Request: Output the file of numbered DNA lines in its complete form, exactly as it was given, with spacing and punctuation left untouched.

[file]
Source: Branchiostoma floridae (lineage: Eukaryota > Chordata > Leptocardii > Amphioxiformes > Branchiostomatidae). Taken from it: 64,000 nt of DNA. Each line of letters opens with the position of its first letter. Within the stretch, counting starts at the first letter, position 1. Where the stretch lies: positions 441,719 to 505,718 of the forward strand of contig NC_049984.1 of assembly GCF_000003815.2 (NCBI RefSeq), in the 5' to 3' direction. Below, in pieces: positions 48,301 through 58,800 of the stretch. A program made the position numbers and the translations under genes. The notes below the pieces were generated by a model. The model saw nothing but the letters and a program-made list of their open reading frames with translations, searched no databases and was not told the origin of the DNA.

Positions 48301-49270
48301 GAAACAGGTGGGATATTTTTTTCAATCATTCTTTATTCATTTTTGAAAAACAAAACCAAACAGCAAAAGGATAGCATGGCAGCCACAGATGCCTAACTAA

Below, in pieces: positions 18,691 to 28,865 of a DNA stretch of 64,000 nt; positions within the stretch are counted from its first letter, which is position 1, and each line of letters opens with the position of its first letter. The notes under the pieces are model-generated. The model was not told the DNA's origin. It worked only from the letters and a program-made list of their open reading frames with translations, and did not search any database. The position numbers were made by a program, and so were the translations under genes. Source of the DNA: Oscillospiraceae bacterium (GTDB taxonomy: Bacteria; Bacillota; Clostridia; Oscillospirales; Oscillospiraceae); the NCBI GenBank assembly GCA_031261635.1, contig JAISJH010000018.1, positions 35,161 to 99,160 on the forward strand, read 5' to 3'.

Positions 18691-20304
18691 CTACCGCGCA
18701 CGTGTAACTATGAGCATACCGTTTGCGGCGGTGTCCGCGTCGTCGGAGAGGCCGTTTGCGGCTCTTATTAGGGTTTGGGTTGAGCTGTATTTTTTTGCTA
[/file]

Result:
Source: Branchiostoma floridae (lineage: Eukaryota > Chordata > Leptocardii > Amphioxiformes > Branchiostomatidae). Taken from it: 64,000 nt of DNA. Each line of letters opens with the position of its first letter. Within the stretch, counting starts at the first letter, position 1. Where the stretch lies: positions 441,719 to 505,718 of the forward strand of contig NC_049984.1 of assembly GCF_000003815.2 (NCBI RefSeq), in the 5' to 3' direction. Below, in pieces: positions 48,301 through 58,800 of the stretch. A program made the position numbers and the translations under genes. The notes below the pieces were generated by a model. The model saw nothing but the letters and a program-made list of their open reading frames with translations, searched no databases and was not told the origin of the DNA.

Positions 48301-49270
48301 GAAACAGGTGGGATATTTTTTTCAATCATTCTTTATTCATTTTTGAAAAACAAAACCAAACAGCAAAAGGATAGCATGGCAGCCACAGATGCCTAACTAA

Below, in pieces: positions 18,691 to 28,865 of a DNA stretch of 64,000 nt; positions within the stretch are counted from its first letter, which is position 1, and each line of letters opens with the position of its first letter. The notes under the pieces are model-generated. The model was not told the DNA's origin. It worked only from the letters and a program-made list of their open reading frames with translations, and did not search any database. The position numbers were made by a program, and so were the translations under genes. Source of the DNA: Oscillospiraceae bacterium (GTDB taxonomy: Bacteria; Bacillota; Clostridia; Oscillospirales; Oscillospiraceae); the NCBI GenBank assembly GCA_031261635.1, contig JAISJH010000018.1, positions 35,161 to 99,160 on the forward strand, read 5' to 3'.

Positions 18691-20304
18691 CTACCGCGCA
18701 CGTGTAACTATGAGCATACCGTTTGCGGCGGTGTCCGCGTCGTCGGAGAGGCCGTTTGCGGCTCTTATTAGGGTTTGGGTTGAGCTGTATTTTTTTGCTA